„Niciodată vechea zicală că natura nu poate greşi n-a fost mai categoric contrazisă, niciodată aspectul promiţător al unei înfăţişări frumoase n-a fost mai straniu şi mai uimitor dezminţit... Această doamnă avea un obraz aproape negricios, iar puful negru de deasupra buzei superioare era aproape o mustaţă etc.”.

Mai observi că ogarul Laurei îi simte imediat pe bărbații dubioși și latră la ei (la sir Percival Glyde, în primul rînd), dar dă din coadă și se veselește în fața unui bărbat onest, moral și muncitor. Mă refer, firește, la întreprinzătorul Walter Hartright, prof de desen și om cu indiscutabile abilități de detectiv: mînuiește cu eleganță bîta și, cînd e urmărit de răufăcători, are o viteză de alergare neobișnuită.

Observi, în plus, că Providența îi mîngîie pe cei buni și-i pedepsește exemplar pe cei răi. Ea rezolvă partea murdară a afacerii: abjectul sir Percival Glyde, baronet (noblețea lui e falsă), moare în incendiul din sacristia bisericii din Welmingham, iar sinistrul conte Fosco, ajuns în Paris, e înjunghiat (de un asasin plătit, cu o cicatrice de rău augur pe față) și aruncat în Sena.

La sfîrșit, Walter se căsătorește cu Laura, iar Marian decide să rămînă pe veci cu ei și să-și educe nepotul / nepoții cu devotamentul cunoscut și apreciat de toți. Ea știe din capul locului că nu va avea noroc la bărbați (of, mustața!) și alege să-și sacrifice energia și spiritul de inițiativă în serviciul tinerei familii: „După tot ce am suferit împreună toţi trei - a spus ea -, între noi nu mai poate exista despărţire, pînă la despărţirea din urmă. Walter, inima şi fericirea mea sînt alături de Laura şi de tine”. Am putea vorbi de un ménage à trois...

Oare Wilkie Collins ignora adevărul verificat de experiență că pentru orice femeie există întotdeauna cel puțin un bărbat care o așteaptă? Preceptul e valabil, desigur, și în cazul bărbaților...

P. S. Necesitatea nu e, vai, întotdeauna binevoitoare, întrucît Anne Catherick, înspăimîntată de Fosco, face un atac de cord în momentul cel mai nepotrivit pentru criminal. Ar trebui să moară pe 26 iulie, dar moare - în ciuda contelui - pe 25. Vorba lui Cehov: Blestem!

P. P. S. Neîndoios, personajul cel mai interesant din toată povestea rămîne Marian Halcombe. Așadar, are dreptate criticul John Sutherland. Ar merita o soartă mai bună :)
Profile Image for Dem.
1,184 reviews1,080 followers
April 9, 2017

What took me so long to read this wonderful suspenseful and well written classic? I rarely read mysteries and I was really surprised to find that a book first published in 1859 could be so chilling and mysterious and be as fresh and exciting today as it was in 1859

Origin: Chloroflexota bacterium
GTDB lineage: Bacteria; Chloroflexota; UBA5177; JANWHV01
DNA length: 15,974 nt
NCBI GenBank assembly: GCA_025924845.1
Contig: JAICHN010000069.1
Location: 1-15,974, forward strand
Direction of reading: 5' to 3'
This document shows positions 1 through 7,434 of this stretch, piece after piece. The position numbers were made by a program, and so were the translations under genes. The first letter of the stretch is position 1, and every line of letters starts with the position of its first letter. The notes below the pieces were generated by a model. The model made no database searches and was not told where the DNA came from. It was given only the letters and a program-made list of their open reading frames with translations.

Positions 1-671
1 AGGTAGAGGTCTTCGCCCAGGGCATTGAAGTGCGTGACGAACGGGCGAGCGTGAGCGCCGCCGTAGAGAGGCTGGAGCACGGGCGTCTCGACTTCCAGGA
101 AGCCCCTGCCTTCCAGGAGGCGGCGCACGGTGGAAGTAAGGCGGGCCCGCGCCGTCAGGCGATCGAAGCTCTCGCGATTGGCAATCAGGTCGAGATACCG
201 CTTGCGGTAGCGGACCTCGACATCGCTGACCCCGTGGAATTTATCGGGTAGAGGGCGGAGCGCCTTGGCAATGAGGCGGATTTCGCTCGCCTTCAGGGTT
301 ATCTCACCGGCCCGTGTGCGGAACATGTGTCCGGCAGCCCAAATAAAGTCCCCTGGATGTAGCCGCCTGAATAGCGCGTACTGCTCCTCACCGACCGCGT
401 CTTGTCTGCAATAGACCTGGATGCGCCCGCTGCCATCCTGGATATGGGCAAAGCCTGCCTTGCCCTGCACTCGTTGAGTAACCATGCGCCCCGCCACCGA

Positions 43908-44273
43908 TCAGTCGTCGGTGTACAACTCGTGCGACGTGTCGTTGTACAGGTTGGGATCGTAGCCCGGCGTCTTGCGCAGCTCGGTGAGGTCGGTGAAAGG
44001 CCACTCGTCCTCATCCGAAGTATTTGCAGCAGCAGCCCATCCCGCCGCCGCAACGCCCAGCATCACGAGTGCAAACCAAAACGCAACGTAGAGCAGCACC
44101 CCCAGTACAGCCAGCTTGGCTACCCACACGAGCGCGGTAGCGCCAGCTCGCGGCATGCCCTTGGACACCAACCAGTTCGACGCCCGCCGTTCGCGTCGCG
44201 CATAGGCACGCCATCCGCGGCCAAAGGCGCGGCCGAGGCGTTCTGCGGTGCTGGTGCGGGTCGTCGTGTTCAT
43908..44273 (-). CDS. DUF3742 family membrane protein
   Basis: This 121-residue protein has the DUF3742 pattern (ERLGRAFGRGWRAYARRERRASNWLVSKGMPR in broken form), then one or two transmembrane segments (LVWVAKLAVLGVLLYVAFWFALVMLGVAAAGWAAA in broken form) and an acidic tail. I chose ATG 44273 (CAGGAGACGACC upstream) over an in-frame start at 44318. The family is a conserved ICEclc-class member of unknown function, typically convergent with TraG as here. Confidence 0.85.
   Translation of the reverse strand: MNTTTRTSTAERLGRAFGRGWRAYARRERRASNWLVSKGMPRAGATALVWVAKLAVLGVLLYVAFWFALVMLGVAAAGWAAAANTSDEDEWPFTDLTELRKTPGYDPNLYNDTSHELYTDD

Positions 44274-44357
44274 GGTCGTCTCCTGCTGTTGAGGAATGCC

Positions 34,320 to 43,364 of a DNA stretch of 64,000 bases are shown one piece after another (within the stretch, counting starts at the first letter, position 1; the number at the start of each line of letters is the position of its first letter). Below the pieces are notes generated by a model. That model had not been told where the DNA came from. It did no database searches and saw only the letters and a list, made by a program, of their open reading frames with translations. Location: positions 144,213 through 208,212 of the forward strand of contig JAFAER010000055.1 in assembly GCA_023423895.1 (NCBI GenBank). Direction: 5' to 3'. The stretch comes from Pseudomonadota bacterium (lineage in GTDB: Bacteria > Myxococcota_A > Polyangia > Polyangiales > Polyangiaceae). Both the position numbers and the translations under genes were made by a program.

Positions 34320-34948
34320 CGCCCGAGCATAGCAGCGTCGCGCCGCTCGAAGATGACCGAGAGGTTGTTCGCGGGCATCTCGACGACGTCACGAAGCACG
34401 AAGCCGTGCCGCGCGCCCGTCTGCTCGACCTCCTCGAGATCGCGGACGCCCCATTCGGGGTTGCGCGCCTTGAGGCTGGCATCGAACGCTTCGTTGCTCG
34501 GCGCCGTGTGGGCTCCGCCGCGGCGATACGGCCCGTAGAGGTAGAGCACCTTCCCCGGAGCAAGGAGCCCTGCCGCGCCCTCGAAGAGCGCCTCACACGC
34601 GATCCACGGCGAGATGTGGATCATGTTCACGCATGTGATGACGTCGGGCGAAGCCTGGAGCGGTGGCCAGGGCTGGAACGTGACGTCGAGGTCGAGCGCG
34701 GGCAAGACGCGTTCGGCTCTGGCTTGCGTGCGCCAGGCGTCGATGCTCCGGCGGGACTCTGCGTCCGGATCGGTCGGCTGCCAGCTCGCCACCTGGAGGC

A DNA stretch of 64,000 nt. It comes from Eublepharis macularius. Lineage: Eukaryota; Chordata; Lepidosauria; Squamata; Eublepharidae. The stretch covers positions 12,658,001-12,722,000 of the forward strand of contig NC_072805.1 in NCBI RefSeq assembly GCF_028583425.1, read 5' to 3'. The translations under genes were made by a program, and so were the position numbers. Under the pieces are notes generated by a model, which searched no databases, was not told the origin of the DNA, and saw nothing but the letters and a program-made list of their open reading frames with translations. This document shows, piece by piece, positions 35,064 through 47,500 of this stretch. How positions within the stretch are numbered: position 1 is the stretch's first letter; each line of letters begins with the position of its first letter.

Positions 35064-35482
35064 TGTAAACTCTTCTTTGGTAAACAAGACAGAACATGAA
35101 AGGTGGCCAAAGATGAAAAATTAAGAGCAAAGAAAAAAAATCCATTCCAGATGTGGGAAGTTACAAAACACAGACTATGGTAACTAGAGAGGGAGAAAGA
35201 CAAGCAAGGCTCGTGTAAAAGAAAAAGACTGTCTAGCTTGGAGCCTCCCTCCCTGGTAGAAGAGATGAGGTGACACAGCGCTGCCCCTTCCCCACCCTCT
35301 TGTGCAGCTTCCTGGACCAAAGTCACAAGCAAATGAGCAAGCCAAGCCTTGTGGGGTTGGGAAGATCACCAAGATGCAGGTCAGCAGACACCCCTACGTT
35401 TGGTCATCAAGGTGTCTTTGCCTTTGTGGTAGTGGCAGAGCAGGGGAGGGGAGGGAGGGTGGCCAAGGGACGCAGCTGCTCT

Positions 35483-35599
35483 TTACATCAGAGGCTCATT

I started reading the book as part of a group read and the idea was to read the novel as it was originally published in weekly serial format and while I did try to stick with the rules I am afraid my curiosity and willpower got the better of me and I just could not put down this compelling and extremely well written mystery. So my apologies to the group for not sticking with the format of reading but grateful for the push to read a book that I might otherwise have missed out on.

" A mysterious figure, a woman in white, appears out of nowhere on a London street at midnight running away from someone or something and in a distressed state, she meets Walter Hartright, an a teacher of Art and little does he know but this mysterious lady will haunt him and change the course of his life.

Manor Houses, ghostly figures by gravesides, mysterious letters and asylums and devious characters are what make this such a compelling read. The story is narrated by several different characters, all portraying their their own experiences. The book is just under 700 pages and is quite a read and yet the pacing and plot development is extremely well thought out. I downloaded the book on my kindle but was informed by a friend that there existed an absolutely amazing audio version narrated by Josephine Bailey and Simon Prebble and while I was skeptical that my interest could be sustained for over 25 hours decided to download the Audio as well and was pleasantly surprised by how much I enjoyed the production and the fact that I was able to read and listen really added to the the overall enjoyment of this book. My only regret is my lack of discipline to read this one over the period of weeks as per the reading groups instructions.

A great book for readers who enjoy classics or Victorian mysteries with terrific plot lines with well developed characters and a little romance with good old fashioned twists and turns.
Profile Image for Katie Lumsden.
Author 1 book2,707 followers
September 30, 2022
Maybe 4.5. It's not a perfect novel but it is a really great read.